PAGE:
[1796] - Napoleon commands Italian campaign, defeating Austrians in sequence of battles leading to the Peace of Leoben

In March 1796 Napoleon was appointed to command the French army in Italy. His mission was to invade northern Italy and occupy Lombardy with the aim of forcing the Austrian troops to move south from the Rhine where the principal offensive was expected to take place. Conceived as a diversionary campaign, it in fact worked to bring an end to the War of the First Coalition and establish Napoleon’s reputation as a military commander.

Having crossed the Apennines, Napoleon’s first victory was at the Battle of Montenotte, where he succeeded in dividing the Piedmontese army from their Austrian allies. After a further conclusive French victory on 23 April, General Colli of the Piedmontese army was forced to sue for peace. Napoleon went on to engage the Austrian army in a series of battles. After victory at the Battle of Lodi on 10 May, he entered Milan triumphant. He then embarked on the siege of Mantua, before beginning a campaign in the Papal States. On 19 May Pope Pius VI sued for peace, agreeing to pay a large indemnity and allow French troops to occupy Bologna and Ferrara. In late July, however, the Austrians sent a fresh army to confront Napoleon and lift the siege of Mantua. At the Battle of Castiglione on 5 August, the French were able to bring greater numbers to bear against the Austrians and, after initial setbacks, they resumed their siege.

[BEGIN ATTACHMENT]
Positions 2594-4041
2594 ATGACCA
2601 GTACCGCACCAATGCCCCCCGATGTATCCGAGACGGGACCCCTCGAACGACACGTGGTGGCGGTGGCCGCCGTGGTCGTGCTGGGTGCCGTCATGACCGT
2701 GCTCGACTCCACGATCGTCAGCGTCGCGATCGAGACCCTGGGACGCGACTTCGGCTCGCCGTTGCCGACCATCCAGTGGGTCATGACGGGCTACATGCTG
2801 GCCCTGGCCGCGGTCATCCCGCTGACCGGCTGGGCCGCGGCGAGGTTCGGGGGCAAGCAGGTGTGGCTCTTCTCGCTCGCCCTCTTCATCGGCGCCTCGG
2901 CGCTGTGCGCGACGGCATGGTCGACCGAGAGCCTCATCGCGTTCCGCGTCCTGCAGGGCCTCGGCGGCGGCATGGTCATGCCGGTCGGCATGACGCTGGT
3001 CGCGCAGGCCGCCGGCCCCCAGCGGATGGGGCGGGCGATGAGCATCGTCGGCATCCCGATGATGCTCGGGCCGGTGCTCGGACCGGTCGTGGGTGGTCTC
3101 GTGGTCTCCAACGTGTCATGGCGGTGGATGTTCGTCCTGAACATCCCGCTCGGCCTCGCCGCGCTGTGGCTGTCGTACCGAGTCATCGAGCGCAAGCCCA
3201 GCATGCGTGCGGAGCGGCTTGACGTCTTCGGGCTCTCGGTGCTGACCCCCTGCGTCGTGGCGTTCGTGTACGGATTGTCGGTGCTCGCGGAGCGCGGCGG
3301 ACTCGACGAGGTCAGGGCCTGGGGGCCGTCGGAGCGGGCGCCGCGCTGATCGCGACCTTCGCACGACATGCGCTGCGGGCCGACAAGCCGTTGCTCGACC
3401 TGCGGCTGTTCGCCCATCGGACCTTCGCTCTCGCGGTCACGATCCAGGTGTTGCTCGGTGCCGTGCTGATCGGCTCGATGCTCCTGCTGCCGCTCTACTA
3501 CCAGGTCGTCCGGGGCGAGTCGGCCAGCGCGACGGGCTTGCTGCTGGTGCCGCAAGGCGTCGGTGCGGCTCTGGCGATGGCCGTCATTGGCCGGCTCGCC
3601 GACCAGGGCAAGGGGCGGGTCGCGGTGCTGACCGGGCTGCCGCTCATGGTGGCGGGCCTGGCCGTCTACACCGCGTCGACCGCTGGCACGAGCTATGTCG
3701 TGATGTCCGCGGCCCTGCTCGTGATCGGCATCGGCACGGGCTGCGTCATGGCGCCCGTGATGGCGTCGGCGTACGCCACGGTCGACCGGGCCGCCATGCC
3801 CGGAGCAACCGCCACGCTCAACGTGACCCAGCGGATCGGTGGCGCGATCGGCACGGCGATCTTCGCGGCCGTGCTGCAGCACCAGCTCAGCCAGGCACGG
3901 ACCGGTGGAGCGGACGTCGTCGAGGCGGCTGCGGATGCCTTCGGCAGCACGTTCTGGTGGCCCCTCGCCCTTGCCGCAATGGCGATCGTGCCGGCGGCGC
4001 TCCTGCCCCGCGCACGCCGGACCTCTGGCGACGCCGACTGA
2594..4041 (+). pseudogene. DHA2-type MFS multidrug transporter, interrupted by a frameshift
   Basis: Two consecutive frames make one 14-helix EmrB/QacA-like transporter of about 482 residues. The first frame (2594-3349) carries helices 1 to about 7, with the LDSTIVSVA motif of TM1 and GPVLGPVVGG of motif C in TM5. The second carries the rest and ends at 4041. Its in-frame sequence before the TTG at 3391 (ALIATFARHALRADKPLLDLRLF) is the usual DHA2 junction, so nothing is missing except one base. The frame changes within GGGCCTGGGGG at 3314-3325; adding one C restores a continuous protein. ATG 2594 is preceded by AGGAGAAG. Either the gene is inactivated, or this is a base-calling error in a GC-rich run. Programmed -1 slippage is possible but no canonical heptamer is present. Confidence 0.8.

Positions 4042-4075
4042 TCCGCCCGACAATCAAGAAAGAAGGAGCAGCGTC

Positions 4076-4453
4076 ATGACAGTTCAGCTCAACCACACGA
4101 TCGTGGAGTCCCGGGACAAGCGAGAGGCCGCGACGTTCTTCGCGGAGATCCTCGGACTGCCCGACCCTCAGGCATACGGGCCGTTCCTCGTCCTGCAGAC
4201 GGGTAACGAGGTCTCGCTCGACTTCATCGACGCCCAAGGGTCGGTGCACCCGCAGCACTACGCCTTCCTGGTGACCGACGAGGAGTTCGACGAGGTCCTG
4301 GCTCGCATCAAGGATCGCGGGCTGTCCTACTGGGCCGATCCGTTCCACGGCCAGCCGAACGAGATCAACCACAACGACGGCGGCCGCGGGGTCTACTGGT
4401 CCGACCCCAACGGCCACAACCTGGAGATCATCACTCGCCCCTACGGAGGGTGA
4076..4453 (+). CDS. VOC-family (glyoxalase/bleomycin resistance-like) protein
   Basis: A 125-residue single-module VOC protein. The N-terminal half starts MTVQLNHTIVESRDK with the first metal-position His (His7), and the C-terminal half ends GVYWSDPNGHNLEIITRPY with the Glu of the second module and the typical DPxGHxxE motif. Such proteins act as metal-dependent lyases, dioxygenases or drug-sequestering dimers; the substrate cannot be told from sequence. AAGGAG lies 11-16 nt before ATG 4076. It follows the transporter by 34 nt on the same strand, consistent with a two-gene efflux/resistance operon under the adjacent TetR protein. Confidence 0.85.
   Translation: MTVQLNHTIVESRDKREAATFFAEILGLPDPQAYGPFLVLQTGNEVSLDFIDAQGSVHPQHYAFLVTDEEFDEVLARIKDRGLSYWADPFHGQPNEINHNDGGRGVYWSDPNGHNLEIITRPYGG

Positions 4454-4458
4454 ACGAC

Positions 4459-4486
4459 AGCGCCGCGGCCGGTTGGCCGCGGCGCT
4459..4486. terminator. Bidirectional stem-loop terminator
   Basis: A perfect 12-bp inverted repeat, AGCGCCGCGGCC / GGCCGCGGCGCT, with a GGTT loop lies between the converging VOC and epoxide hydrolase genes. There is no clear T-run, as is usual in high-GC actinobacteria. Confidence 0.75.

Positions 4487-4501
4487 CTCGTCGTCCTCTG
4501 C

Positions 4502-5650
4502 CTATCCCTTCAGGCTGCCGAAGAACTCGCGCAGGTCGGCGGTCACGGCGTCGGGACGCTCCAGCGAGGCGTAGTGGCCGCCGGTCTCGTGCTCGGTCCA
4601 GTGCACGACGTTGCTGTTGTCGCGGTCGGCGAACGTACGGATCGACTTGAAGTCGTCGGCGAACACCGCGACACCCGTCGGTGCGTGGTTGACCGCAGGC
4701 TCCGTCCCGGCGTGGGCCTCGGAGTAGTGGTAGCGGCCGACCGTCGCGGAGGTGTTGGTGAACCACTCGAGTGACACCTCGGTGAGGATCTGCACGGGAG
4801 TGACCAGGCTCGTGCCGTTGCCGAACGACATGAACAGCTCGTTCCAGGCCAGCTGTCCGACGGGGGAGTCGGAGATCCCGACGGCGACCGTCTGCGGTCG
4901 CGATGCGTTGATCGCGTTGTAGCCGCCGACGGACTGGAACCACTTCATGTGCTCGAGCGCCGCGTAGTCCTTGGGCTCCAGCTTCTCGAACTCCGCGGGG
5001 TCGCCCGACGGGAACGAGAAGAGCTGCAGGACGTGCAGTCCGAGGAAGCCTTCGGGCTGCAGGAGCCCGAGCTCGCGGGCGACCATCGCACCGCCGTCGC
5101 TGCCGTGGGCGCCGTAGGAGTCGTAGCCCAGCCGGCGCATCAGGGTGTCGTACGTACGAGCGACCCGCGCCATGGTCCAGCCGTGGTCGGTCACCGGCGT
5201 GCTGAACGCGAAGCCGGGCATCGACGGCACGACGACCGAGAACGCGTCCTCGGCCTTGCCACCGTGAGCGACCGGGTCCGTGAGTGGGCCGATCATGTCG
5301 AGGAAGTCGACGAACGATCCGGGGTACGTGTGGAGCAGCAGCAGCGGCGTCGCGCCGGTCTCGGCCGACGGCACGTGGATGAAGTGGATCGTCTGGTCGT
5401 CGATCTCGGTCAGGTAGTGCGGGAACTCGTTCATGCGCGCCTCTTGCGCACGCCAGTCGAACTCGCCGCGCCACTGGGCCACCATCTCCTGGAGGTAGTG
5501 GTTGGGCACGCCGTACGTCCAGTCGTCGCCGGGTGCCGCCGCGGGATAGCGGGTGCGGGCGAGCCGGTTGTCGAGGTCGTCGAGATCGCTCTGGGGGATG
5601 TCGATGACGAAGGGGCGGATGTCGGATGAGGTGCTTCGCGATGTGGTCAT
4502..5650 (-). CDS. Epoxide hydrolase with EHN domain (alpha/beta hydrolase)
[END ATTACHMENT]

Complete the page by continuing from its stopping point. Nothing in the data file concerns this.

In early 1797 the Austrians launched a final relief effort. Defeats, however, at the Battles of Rivoli and La Favorita were decisive. Mantua capitulated on 2 February and, at the Treaty of Tolentino, the Pope agreed to cede Bologna, Ferrara and Ancona to the French. Having conquered most of northern Italy, Napoleon then set out to invade Austria. The court of Vienna appointed Archduke Charles to command the Austrian forces against Napoleon. They were, however, defeated at the Battle of Tagliamento, and the French subsequently forced their way across the Isona. Napoleon’s advance created panic in Vienna as the court prepared to evacuate the city. As a result, peace negotiations began at Leoben and continued for several months. The Treaty of Leoben was a preliminary accord signed on 17 April 1797 which stipulated that Austria would lose the Austrian Netherlands and Lombardy in exchange for the Venetian territories of Istria and Dalmatia. The agreement was ratified on 17 October 1797 by the Treaty of Campo Formio, which effectively brought an end to the War of the First Coalition. It marked a resounding success for Napoleon, who had begun the Italian campaign as a young, and relatively unknown, commander.

Useful Links and Further Reading